The year of the crash?

Click to follow
The Independent Online
The bull market in virtually all financial instruments in 1993 has left many observers nervous that the markets are set to crash in 1994. With equity markets at or near record highs, and price/earnings ratios looking stretched in many markets, it has been a commonplace in recent weeks to read about financial market 'bubbles' and 'mania'. But is this scepticism - indeed downright pessimism - justified?

I rather doubt it. Although the boom in financial assets may seem to sit uneasily with the continuing recession in many developed economies, it is of course expected economic performance, not current performance, which drives financial markets.

And the dominant force in the markets last year was undoubtedly the dawning realisation that global inflation pressures had diminished to a much greater extent than consensus opinion had recognised as 1993 opened.

With worldwide inflation pressures now scotched, the prospects for a prolonged period of solid growth in activity, underpinned by exceptionally low interest rates, have rarely looked better.

The decline in global inflation pressures allowed the big central banks progressively to ease monetary policy. In almost every economy, short-term interest rates either fell sharply or (as in the US) failed to rise in the way anticipated by the money markets. These favourable surprises in short-term interest rates undoubtedly had a big effect at the longer end of the bond markets, and this in turn underpinned much of the rise in equity valuation during the year.

Indeed, as the table shows, the ratio of bond yields to dividend yields, or the ratio of short-term rates to dividend yields, barely changed during 1993 - which undermines the idea that equity markets have become chronically overvalued relative to interest rates.

Clearly, though, the equity and bond markets would be in trouble if the central banks were suddenly to turn unfriendly. The big question is therefore whether the 1993 phenomena of low inflation and tumbling short rates will repeat themselves this year or, alternatively, whether the greater optimism now priced into short-term interest rate expectations in Europe and Japan will be disappointed this time.

Ultimately, the behaviour of short-term interest rates will depend on the assessment of the big central banks of the likely behaviour of inflation in the years ahead. From virtually any angle, this looks encouraging. Activity in the main economies is certainly not likely to expand rapidly enough to trigger early inflation concerns. On the latest estimates published by the OECD, every one of the main seven economies has a negative output gap (ie real GDP is below trend). For the big seven as a whole, the weighted average output gap in 1993 was 2.6 per cent of GDP, which is one of the highest readings on record. Furthermore, most forecasts suggest that real GDP in 1994 will grow by only about 2 per cent, which is at least 0.5 per cent below trend. Hence, the output gap will not only remain large, but will actually widen to more than 3 per cent of GDP in the course of this year.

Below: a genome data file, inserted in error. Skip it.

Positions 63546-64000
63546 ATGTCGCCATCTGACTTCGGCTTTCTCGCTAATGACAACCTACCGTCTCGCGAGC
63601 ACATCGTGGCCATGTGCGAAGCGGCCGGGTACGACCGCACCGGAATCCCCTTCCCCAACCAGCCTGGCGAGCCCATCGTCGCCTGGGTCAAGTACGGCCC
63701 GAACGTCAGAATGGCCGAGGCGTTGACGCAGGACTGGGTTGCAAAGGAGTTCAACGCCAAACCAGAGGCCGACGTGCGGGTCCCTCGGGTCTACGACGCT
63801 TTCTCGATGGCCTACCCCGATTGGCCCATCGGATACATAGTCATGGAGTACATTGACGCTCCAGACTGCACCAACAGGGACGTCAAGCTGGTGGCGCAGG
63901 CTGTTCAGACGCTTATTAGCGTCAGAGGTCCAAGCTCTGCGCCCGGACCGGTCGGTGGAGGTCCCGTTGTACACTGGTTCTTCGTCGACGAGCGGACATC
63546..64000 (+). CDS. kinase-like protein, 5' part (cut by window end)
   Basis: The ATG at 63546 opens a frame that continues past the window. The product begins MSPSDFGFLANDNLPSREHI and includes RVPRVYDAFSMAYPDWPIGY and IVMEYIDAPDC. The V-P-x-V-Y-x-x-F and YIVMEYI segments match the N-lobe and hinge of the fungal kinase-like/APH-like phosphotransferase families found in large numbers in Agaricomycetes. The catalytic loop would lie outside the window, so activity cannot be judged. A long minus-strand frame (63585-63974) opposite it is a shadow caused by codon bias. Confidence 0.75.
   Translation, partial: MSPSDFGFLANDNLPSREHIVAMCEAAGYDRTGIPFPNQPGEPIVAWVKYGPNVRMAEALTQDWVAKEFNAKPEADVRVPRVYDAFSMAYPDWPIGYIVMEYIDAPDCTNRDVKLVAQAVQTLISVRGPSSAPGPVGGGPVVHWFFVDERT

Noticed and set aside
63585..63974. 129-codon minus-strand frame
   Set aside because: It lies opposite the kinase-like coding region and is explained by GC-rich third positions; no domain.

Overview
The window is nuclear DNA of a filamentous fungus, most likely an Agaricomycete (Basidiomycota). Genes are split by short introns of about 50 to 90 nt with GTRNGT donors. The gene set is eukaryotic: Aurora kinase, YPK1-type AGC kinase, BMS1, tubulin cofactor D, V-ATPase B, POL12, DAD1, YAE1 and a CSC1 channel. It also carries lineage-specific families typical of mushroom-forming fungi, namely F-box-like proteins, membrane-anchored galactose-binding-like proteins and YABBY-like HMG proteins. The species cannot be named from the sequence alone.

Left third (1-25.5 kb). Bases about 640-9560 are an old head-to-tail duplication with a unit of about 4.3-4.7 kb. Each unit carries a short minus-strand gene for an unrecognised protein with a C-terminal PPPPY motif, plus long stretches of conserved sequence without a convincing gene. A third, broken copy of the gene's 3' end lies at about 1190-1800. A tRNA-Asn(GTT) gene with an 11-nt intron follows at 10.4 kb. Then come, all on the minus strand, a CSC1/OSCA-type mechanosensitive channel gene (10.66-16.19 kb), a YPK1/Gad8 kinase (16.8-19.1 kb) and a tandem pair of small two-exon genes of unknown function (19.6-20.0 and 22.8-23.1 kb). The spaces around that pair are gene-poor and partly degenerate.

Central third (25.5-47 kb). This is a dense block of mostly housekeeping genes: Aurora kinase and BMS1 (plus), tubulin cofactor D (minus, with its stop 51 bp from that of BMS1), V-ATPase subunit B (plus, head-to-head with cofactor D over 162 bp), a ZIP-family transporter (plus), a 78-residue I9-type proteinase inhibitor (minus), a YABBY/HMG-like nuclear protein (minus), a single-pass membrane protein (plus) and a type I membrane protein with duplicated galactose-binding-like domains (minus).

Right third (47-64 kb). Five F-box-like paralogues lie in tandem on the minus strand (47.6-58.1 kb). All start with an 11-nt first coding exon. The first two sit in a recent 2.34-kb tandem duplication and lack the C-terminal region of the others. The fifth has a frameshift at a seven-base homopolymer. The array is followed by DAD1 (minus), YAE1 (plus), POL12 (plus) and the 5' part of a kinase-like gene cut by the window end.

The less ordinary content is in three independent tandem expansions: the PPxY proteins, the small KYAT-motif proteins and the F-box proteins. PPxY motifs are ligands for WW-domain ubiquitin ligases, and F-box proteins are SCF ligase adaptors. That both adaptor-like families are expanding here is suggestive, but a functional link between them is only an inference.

In this context, it would be extremely surprising if underlying world inflation were not to continue declining - which implies that global macro-economic policy should be eased further. None of this easing is set to come on the fiscal side. According to the latest budgetary plans, the general government financial deficit for the developed economies will decline from 4.3 per cent of GDP in 1993 to 3.8 per cent in 1994, and more than the whole of this reduction will be explained by a tightening in budgetary policy. (According to the OECD, this tightening will amount to 0.8 per cent of GDP in the coming year.)

Of the big seven economies, six have announced plans to tighten budgetary policy in 1994 and the only exception - Japan - is expected to ease policy by a negligible 0.2 per cent of GDP. In other words, if the overall macro-economic policy stance is to be eased this year - as would seem essential given the likely behaviour of the output gap and unemployment in the main economies - then the whole burden will have to fall on monetary policy.